MNZ had been criticised for not keeping residents well enough informed but Maritime NZ director Catherine Taylor said it had launched a stronger community liaison programme.
That included keeping the public informed on health risks, and a public health team was working in the incident command centre.
"This is a very, very fast-moving game for everybody,'' she said.
Masks may be needed
Maritime New Zealand is considering issuing face masks to people living near beaches affected by oil from crippled cargo ship Rena.
Ms Taylor was this morning asked about the smell of oil in sea spray on the beaches.
"The way in which the oil has moved through the water, and how quickly it has moved, will be causing that,'' she said.
"We are concerned and we will be considering issuing masks to people.''
Containers reach Motiti Island
Meanwhile containers spilled from the Rena have reached shore at Motiti Island off the coast of Tauranga.
About 70 containers fell from the vessel amid heavy seas last night.
Maritime New Zealand said some containers had washed ashore on Motiti Island this morning, but could not confirm how many.
The agency said the eleven containers containing hazardous substances are still on the vessel and are not among the up to 70 estimated overboard.
The ship was listing at 18deg - sparking a navigation warning about the possibility of falling and submerged containers - after being at 11deg for much of the past week.
Maritime New Zealand this morning confirmed the Navy ship Endeavour had reported the loss of the containers.
More containers were expected to fall off as five metre swells and 30 knot winds continue to batter the stricken vessel today, a Maritime spokeswoman said.
"They more it's tilting the more they're just going to keep tipping off... The ones at the top are coming off first."
Simon Boxall, from the National Oceanography Centre at the University of Southampton, said the fallen containers would be a hazard to shipping.
They often float just below the surface of the water and are difficult for ships to track, he said.
"There should also be concern as to the contents of the containers. This could range from household good to chemicals."
Mr Boxall said the main concern for authorities should be securing the containers.
Police warn public over containers
Police have threatened to prosecute anyone found taking goods from containers that spilled off the grounded cargo ship Rena overnight.
Inspector Karl Wright-St Clair said the containers remained the property of the ship owners.
He said people have a statutory responsibility to notify authorities about their location.
They would be dealt with by police if they were caught interfering with the containers, he said.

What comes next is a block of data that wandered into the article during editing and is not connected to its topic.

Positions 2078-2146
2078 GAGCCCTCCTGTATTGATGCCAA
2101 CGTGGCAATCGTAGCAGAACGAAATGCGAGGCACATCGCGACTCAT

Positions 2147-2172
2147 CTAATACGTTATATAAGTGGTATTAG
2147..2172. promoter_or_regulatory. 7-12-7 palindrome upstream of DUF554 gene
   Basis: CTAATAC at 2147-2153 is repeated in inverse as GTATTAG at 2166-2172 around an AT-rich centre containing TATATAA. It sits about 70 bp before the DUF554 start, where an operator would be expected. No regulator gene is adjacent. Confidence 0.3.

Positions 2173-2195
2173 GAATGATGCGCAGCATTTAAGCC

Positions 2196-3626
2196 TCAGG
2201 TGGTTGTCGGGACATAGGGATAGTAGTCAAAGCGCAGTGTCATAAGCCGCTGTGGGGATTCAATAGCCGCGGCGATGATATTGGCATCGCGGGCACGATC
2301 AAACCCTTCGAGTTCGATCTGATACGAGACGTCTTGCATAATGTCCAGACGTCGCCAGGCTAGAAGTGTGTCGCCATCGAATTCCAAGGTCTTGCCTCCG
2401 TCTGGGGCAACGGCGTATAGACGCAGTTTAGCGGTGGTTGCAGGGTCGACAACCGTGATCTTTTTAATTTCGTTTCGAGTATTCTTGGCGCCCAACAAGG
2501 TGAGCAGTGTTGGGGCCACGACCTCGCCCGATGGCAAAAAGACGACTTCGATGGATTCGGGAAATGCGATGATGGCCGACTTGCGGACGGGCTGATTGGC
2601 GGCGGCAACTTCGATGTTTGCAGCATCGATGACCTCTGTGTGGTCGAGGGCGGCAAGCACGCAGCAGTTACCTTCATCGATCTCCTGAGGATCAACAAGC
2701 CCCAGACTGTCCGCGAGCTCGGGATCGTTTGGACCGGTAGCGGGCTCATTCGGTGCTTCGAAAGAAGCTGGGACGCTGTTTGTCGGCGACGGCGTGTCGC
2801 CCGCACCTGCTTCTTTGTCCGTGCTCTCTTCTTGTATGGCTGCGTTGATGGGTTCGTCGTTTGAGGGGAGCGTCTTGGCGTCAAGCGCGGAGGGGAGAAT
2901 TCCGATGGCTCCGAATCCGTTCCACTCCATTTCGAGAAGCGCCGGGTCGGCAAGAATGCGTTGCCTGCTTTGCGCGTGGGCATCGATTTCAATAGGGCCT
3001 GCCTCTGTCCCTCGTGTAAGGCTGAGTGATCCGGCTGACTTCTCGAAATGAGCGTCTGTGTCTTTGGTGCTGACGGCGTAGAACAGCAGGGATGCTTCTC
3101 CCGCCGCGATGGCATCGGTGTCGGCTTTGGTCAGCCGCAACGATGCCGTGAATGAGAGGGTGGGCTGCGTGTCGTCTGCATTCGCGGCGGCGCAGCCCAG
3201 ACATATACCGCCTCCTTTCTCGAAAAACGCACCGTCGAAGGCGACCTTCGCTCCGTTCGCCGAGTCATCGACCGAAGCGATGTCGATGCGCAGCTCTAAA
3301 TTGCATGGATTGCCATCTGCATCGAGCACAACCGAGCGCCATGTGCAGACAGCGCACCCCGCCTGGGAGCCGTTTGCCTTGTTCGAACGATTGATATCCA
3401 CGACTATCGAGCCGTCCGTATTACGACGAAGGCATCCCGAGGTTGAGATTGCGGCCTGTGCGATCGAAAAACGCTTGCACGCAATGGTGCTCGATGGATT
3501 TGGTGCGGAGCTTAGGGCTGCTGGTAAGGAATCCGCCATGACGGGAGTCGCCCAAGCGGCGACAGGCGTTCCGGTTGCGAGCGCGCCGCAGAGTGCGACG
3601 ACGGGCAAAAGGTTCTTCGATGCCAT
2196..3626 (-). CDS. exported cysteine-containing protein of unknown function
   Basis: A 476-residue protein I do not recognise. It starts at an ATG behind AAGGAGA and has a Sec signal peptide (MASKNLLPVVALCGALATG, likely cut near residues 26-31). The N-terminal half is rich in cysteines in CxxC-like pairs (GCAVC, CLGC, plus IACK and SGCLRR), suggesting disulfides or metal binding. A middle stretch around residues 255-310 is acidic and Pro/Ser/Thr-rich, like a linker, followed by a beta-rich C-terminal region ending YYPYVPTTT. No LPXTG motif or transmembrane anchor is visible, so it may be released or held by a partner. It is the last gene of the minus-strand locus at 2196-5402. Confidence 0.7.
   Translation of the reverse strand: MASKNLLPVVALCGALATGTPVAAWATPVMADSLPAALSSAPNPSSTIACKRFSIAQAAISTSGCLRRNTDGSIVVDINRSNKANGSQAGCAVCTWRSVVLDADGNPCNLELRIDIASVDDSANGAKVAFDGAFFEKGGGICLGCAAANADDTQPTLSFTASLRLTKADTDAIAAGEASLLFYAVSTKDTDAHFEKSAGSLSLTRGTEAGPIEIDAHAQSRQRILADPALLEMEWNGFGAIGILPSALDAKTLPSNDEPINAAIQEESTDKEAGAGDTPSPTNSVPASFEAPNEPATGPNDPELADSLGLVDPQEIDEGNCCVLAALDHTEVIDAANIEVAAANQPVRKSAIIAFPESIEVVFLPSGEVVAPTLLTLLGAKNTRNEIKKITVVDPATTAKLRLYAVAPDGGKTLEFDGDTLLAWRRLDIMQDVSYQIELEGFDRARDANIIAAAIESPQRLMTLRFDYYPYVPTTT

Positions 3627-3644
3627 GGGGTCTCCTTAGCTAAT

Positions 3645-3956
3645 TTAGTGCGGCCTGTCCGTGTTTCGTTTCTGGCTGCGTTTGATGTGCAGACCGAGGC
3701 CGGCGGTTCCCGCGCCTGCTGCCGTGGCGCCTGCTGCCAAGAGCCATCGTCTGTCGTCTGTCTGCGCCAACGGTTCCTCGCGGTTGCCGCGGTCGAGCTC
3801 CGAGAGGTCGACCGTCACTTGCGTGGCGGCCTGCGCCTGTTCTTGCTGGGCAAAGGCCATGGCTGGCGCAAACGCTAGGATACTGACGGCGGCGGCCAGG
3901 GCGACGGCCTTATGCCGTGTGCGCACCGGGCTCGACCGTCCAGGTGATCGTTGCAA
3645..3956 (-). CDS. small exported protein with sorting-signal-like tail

"I can't reiterate enough, please do not attempt to open any of the containers. Not only do they remain the property of the original owners or insurers, they may contain hazardous material and need to be dealt with carefully and appropriately."
The Rena started moving in 4m swells yesterday - forcing an emergency evacuation of the crew.
It was revealed yesterday that maritime officials turned down an early offer to have two barges help remove oil from the ship.
Hundreds of tonnes of oil leaked from the hull yesterday.
Our reporter at the scene has described the beaches he's seen today as "coated black".
Port of Tauranga ready to shut
Port of Tauranga is ready to shut down its operations ahead of a busy cruise ship season if containers spilled from the stricken cargo ship Rena threaten incoming vessels.
The Bay of Plenty harbour master has warned vessels against travelling in the area between the stranded ship and nearby Motiti Island.
That has raised fears for the operations of Port of Tauranga, which is set to host 58 vessels, including six cruise ships, this week.
Its chief executive Mark Cairns said the containers could be dangerous to incoming vessels if they moved to a different area or if officials "lost track of them".
The oil spill was a "nightmare" scenario for the port and the wider Bay of Plenty, he said.
"It's just an absolute nightmare. I feel sick about it. It's really heartbreaking to look out at the beach."
Most of the containers spilled so far had fallen into an area south east of the Rena, near Motiti Island, Mr Cairns said.
He said the position of the containers could change quickly with changing weather conditions and currents.
"It's a really dynamic situation. It all depends on where the containers go."
The first large cruise ship of the upcoming summer season arrived at the Port of Tauranga at 8am.
Rena is grounded about 22 kilometres from the Mount Entrance to the port.